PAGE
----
Important information: The value of investments and the income from them, can go down as well as up, so you may get back less than you invest.
IT’s been another brutal week for stock markets with lacklustre UK growth and still fast-rising US prices adding to investors’ reasons to be pessimistic.
The S&P 500 index, representing the giant US stock market, is now down 7.6% over the past five days while in the UK the FTSE 100 is 4.1% lower. The falls come on top of a challenging year so far for share investors with global markets, as measured by the MSCI World Index, now 18% lower year-to-date. A 20% fall would mean we have entered a bear market.
What’s behind the recent stock market falls?
Many of the reasons behind the stock market falls are well-documented: inflation, rising interest rates, an energy crisis made worse by Russia’s war in Ukraine. But it is how each of these factors intersect and seem to make each other worse that is really hurting investor sentiment.
As the year got under way, investors were processing the implications of higher interest rates, which were needed to help tackle rising inflation but would harm the returns of both highly-valued bonds and the leading companies in the stock market. Then came the war in Ukraine which caused already-high energy prices to spike even further.
This in turn fed through to higher inflation overall, which meant that interest rate rises had to be accelerated. And now interest rate rises and inflation are combining to hurt overall economic growth, leading to fears of recession.
What Mr Market is thinking
The market has been processing all this negative information with a high degree of uncertainty about how it all plays out from here - and it appears to be pricing in a worse-case scenario.
In fact, according to DataTrek research reported by Yahoo Finance this week, the S&P 500 is on track for its worst year-to-date performance since 1962.
Things look bad - but are they really that bad?
The latest news around slowing economic output in the UK has hardly improved sentiment, but there are glimmers of optimism too.
Annual US inflation came in at 8.3% for April. That’s still high, but actually cooler than the 8.5% posted in March.
Chart of stock market history
What investors should do as stocks slide
For investors, it’s been a head-spinning ride. As well as widespread losses, there has been a significant reversal in leadership in stock markets. There’s no clearer indicator of that than the race to be world’s largest publicly listed company.
For several years it has been the giants of US tech that have slugged it out, with Apple edging ahead of Microsoft, Alphabet (home of Google) and Amazon and surpassing a market value of $3trillion at the turn of the year.
But tech and other growth-oriented companies have suffered as inflation and interest rates devalue their assumed future earnings. By contrast, those companies that stand to benefit from higher prices have flourished.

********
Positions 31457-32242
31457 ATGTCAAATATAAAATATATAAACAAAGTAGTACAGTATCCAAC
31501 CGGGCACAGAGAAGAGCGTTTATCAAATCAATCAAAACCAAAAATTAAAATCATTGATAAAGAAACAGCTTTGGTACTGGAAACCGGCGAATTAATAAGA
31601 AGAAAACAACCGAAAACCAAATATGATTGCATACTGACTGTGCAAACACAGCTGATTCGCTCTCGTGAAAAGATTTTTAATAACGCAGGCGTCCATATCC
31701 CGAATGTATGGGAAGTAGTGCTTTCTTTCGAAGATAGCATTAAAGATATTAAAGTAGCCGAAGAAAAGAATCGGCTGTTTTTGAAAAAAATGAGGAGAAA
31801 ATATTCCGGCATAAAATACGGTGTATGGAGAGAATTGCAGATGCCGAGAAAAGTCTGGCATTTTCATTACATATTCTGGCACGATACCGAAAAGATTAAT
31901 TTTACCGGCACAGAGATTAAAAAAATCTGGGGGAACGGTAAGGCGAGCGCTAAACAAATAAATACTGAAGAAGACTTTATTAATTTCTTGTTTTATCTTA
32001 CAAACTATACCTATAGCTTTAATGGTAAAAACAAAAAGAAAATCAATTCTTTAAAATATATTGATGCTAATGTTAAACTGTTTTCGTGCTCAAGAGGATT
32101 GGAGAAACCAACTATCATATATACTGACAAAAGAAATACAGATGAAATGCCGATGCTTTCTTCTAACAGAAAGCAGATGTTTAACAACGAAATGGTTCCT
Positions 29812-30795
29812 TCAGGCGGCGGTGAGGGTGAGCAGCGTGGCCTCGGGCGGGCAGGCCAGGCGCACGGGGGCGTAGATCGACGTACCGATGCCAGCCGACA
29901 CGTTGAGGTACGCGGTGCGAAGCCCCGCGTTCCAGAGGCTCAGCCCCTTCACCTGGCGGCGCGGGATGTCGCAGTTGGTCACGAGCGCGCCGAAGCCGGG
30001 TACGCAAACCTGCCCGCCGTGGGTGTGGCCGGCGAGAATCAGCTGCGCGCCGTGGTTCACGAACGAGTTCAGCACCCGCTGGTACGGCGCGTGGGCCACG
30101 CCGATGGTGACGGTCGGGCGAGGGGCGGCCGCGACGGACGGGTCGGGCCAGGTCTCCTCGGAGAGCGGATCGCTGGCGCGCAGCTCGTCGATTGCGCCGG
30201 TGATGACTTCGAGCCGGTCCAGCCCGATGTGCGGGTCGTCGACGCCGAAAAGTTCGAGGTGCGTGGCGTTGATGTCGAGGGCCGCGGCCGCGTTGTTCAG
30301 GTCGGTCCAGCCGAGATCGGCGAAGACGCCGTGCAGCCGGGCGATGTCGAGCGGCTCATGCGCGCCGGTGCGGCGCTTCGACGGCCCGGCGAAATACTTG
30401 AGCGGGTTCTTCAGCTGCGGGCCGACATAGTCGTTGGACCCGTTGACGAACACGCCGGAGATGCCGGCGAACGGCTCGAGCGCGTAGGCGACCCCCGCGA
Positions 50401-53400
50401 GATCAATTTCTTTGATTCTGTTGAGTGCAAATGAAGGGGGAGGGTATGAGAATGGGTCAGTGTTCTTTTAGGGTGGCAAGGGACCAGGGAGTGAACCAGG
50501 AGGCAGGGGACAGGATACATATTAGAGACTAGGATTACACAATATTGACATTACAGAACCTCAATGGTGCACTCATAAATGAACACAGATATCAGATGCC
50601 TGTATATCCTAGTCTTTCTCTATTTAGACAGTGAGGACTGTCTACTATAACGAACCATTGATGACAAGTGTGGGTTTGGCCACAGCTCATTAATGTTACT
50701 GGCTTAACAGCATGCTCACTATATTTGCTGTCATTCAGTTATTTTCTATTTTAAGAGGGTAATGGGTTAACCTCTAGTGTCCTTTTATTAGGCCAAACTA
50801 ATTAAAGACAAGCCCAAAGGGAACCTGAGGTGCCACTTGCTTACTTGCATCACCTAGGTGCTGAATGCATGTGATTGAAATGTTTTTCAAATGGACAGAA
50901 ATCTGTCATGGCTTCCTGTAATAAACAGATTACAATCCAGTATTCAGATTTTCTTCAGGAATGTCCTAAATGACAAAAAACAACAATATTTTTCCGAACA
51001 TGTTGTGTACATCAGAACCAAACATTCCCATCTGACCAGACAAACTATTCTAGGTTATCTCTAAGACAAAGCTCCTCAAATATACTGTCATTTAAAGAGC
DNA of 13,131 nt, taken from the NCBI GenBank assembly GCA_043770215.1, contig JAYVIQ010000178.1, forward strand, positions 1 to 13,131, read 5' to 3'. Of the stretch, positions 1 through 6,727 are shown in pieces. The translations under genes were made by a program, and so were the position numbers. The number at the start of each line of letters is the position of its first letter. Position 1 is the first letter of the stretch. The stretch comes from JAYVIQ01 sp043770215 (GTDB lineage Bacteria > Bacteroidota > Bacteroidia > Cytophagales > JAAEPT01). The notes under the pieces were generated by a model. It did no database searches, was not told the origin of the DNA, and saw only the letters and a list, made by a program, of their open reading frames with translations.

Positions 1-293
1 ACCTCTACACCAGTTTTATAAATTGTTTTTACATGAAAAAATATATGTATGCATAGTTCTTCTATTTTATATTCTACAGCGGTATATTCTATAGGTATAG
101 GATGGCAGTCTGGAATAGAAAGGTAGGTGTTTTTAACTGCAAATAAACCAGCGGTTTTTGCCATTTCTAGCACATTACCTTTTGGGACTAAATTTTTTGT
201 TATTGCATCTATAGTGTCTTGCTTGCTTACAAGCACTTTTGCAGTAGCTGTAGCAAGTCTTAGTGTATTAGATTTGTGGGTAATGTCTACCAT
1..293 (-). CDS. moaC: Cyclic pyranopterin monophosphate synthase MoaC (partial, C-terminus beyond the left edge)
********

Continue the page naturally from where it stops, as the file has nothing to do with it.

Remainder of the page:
So much, in fact, that Apple has now been overtaken as the world’s most valuable listed company by Saudi Aramco, the Saudi Arabian oil company.
Investors are reassessing the lofty valuations of tech companies amid worries that rising prices and the cost-of-living crunch will see consumers’ tighten their belts. This sea-change has already been witnessed in the underperformance of fund investor favourites like Scottish Mortgage Investment Trust and Rathbone Global Opportunities Fund.
Meanwhile, the oil sector remains one of the few bright spots for investors so far in 2022. Fidelity Select 50 favourites Franklin UK Equity Income Fund and Liontrust UK Growth Fund currently both hold overweight positions in BP.
For more thoughts on the direction of the oil price from here, watch our latest Investment Outlook video on the commodities sector.
Five year performance
(%)As at 30 April
Past performance is not a reliable indicator of future returns
Source: Refinitiv, total returns 30.4.17 to 30.4.22.
Important information: Investors should note that the views expressed may no longer be current and may have already been acted upon. Overseas investments will be affected by movements in currency exchange rates. There is a risk that the issuers of bonds may not be able to repay the money they have borrowed or make interest payments. When interest rates rise, bonds may fall in value. Rising interest rates may cause the value of your investment to fall. Reference to specific securities should not be construed as a recommendation to buy or sell these securities and is included for the purposes of illustration only. Select 50 is not a personal recommendation to buy or sell a fund. The shares in the Scottish Mortgage Investment Trust are listed on the London Stock Exchange and their price is affected by supply and demand. The investment trust can gain additional exposure to the market, known as gearing, potentially increasing volatility. This information is not a personal recommendation for any particular investment. If you are unsure about the suitability of an investment you should speak to one of Fidelity’s advisers or an authorised financial adviser of your choice.
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